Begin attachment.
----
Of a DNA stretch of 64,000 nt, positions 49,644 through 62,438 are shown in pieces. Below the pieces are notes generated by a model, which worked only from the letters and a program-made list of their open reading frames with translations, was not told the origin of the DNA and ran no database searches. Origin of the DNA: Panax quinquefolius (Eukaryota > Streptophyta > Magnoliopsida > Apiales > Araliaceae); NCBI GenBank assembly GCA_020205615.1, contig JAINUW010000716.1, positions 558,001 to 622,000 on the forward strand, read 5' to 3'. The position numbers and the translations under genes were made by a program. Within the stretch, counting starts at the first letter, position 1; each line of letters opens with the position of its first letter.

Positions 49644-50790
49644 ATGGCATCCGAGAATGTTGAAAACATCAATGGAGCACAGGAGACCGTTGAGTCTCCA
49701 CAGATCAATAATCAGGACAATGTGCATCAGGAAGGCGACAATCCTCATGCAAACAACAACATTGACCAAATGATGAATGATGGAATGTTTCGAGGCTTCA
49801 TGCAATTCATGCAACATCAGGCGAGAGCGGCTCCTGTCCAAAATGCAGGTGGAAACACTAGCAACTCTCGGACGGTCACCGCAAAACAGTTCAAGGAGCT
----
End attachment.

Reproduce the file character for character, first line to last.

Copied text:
Of a DNA stretch of 64,000 nt, positions 49,644 through 62,438 are shown in pieces. Below the pieces are notes generated by a model, which worked only from the letters and a program-made list of their open reading frames with translations, was not told the origin of the DNA and ran no database searches. Origin of the DNA: Panax quinquefolius (Eukaryota > Streptophyta > Magnoliopsida > Apiales > Araliaceae); NCBI GenBank assembly GCA_020205615.1, contig JAINUW010000716.1, positions 558,001 to 622,000 on the forward strand, read 5' to 3'. The position numbers and the translations under genes were made by a program. Within the stretch, counting starts at the first letter, position 1; each line of letters opens with the position of its first letter.

Positions 49644-50790
49644 ATGGCATCCGAGAATGTTGAAAACATCAATGGAGCACAGGAGACCGTTGAGTCTCCA
49701 CAGATCAATAATCAGGACAATGTGCATCAGGAAGGCGACAATCCTCATGCAAACAACAACATTGACCAAATGATGAATGATGGAATGTTTCGAGGCTTCA
49801 TGCAATTCATGCAACATCAGGCGAGAGCGGCTCCTGTCCAAAATGCAGGTGGAAACACTAGCAACTCTCGGACGGTCACCGCAAAACAGTTCAAGGAGCT